# CHARGE AND COULOMB LAW

CHARGE AND COULOMB LAW

SPH 102

TOPIC TWO

CHARGE AND COULOMB’S LAW

2.1 Electric charge

▪ A plastic rod rubbed in fur or silk and then placed close to small pieces of paper attracts the small pieces. This attraction is due to the electric charge we set up on the rod when it is in contact with the silk or fur. Electric charge is an intrinsic property of the fundamental particles that make up objects such as rods, silk, and fur.

▪ When we rub the glass rod with a silk cloth, some negative charges flow from the rod to the silk, leaving the rod with some excess positive charges. We rub the silk over the rod to increase the number of contact points and, thus, the number of transferred charges. On the other hand, when plastic is rubbed in fur, it gains excess negative charge from the fur.

▪ There are two types of electric charges: positive and negative. The two types of electric charge were named by the American scientist and statesman Benjamin Franklin.

▪ In most everyday objects, there are about equal numbers of negatively charged particles and positively charged particles. So, the net charge is zero, the charge is said to be balanced, and the object is said to be electrically neutral.

▪ If a body acquires excess charges (positive or negative) through, for example, rubbing, the number of positive charges in it will not be the same as the number of negative charges, and the body is then said to be charged.

▪ Like charges repel, while unlike charges attract. This is the law of electrostatic charges, where the term electrostatic emphasizes that, relative to each other, the charges are either stationary or moving only very slowly.

Figure 2.1 shows a demonstration of the electrostatic law of charges.

a b c

Figure 2.1: The law of electrostatic charges. (a) Like charges repel and (b) Unlike charges attract

2.2 Conductors and insulators

▪ Materials can be classified according to the ability of the charge to move through them. Conductors are materials through which charges can move relatively freely. Examples include metals, the human body, and tap water.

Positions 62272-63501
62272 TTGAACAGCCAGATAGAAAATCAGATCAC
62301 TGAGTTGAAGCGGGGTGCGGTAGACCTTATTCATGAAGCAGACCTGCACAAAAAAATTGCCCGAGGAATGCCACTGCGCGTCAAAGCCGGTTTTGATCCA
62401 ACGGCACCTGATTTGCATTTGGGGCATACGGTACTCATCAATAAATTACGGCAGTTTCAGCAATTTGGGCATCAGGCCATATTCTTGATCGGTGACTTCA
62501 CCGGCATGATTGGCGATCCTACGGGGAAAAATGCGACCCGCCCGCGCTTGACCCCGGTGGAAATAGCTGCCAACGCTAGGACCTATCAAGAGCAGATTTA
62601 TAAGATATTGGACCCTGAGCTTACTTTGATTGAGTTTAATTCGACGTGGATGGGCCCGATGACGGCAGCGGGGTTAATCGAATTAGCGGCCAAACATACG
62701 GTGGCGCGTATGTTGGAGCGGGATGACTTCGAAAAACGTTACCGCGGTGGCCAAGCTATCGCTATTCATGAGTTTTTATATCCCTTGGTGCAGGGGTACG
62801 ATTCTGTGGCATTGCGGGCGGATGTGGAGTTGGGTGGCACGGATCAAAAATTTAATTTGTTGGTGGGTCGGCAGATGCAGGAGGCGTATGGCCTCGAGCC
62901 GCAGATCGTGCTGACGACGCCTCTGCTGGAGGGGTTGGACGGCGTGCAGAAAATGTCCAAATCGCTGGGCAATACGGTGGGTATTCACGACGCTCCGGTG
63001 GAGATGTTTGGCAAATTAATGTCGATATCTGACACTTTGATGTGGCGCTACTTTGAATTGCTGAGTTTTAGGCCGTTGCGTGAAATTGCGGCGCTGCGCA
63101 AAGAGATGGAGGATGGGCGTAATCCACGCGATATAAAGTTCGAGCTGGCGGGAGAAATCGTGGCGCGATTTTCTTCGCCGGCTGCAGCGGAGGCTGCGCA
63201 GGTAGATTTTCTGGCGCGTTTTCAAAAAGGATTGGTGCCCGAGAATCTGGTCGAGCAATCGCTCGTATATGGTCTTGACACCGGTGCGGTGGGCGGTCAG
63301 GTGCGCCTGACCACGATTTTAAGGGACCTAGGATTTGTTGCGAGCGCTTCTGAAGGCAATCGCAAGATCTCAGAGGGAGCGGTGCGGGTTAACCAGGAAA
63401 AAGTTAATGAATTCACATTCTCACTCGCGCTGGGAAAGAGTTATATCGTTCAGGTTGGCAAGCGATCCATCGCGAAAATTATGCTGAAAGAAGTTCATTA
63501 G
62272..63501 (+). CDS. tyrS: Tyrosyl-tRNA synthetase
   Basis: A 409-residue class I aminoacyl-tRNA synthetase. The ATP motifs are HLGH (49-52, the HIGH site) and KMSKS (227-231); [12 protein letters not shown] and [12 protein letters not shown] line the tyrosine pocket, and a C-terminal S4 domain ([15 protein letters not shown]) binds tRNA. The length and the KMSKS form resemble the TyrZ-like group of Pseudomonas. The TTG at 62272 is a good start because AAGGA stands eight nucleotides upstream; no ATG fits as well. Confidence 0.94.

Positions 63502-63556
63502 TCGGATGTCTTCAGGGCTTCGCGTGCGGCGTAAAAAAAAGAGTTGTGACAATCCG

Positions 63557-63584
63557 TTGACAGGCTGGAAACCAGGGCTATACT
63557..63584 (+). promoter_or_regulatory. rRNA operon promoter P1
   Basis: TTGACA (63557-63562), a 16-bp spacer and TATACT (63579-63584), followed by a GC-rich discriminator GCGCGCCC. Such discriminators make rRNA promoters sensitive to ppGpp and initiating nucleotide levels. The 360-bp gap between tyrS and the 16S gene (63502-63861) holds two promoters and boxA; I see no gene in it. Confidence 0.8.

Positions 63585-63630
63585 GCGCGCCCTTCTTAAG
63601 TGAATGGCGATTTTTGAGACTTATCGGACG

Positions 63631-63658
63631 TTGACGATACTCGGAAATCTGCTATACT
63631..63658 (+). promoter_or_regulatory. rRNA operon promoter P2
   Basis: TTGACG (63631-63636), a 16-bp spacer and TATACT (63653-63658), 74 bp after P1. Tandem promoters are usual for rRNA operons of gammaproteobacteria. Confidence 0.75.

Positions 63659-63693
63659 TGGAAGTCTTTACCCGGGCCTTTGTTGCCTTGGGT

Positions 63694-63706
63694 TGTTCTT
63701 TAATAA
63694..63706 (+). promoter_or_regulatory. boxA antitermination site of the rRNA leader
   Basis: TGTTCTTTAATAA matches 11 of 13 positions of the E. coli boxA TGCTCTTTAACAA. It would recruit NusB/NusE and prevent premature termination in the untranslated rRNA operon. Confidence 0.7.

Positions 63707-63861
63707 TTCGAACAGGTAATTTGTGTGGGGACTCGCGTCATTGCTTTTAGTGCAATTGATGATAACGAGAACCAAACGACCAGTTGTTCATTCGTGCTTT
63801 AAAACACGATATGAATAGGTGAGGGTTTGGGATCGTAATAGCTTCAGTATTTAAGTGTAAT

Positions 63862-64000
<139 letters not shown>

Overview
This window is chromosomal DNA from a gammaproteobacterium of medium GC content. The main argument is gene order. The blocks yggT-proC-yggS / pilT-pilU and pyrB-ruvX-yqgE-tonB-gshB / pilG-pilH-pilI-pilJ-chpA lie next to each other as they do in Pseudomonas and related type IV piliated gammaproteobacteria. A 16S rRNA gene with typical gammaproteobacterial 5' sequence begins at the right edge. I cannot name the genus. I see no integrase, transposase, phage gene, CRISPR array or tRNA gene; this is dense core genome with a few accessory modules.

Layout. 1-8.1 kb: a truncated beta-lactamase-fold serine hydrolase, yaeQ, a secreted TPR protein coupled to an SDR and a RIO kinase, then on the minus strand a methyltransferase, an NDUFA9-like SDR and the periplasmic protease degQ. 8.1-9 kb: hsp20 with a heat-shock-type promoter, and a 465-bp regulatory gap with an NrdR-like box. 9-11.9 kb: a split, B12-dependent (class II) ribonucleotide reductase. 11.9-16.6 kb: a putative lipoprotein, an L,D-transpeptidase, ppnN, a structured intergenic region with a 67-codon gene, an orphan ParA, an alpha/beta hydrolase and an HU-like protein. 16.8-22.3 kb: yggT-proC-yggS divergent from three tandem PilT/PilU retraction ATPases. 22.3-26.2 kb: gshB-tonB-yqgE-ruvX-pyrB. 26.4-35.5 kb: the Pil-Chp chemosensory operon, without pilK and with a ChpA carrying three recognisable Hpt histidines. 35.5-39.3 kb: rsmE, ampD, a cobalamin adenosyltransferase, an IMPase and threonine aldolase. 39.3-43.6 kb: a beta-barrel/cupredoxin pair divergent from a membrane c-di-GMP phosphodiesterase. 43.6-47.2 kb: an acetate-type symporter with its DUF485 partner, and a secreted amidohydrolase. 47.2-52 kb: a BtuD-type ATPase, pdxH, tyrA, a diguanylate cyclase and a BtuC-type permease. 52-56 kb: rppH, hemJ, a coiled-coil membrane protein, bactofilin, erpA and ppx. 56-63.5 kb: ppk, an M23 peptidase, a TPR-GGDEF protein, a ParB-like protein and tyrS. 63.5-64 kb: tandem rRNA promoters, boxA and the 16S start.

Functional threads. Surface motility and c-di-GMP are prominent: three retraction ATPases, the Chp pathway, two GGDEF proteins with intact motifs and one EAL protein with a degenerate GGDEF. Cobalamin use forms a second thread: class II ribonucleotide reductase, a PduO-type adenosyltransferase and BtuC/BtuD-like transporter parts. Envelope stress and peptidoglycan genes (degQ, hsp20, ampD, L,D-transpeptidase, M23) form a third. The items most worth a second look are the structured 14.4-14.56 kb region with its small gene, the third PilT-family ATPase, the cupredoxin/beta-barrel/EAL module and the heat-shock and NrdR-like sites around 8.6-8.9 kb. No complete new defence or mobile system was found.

▪ Nonconductors/ insulators are materials through which charge cannot move freely. Examples include rubber, plastic, glass, and chemically pure water.

▪ Semiconductors are materials that are intermediate between conductors and insulators. Examples include silicon and germanium in computer chips. Superconductors are materials that are perfect conductors, allowing charge to move through them without any hindrance.

Conduction can eliminate excess charges on an object. If you rub a copper rod with wool, the charge is transferred from the wool to the rod. However, if you are holding the rod while also touching a faucet, you cannot charge the rod despite the transfer. The reason is that you, the rod, and the faucet are all conductors connected to Earth’s surface, which is a considerable conductor. Because the excess charges put on the rod by the wool repel one another, they move away from one another by moving first through the rod, then through you, and then through the faucet to reach Earth’s surface, where they can spread out. The process leaves the rod electrically neutral.

▪ In thus setting up a pathway of conductors between an object and Earth’s surface, we are said to ground the object, and in neutralizing the object (by eliminating an unbalanced positive or negative charge), we are said to discharge the object.

▪ If instead of holding the copper rod in your hand, you hold it by an insulating handle, you eliminate the conducting path to Earth, and the rod can then be charged by rubbing (the charge remains on the rod), as long as you do not touch it directly with your hand.

▪ The properties of conductors and insulators are due to atoms’ structure and electrical nature. Atoms contain positively charged protons, negatively charged electrons, and electrically neutral neutrons. The protons and neutrons are packed tightly together in a central nucleus.

▪ The charge of a single electron and that of a single proton have the same magnitude but are opposite in sign. Hence, an electrically neutral atom contains equal numbers of electrons and protons.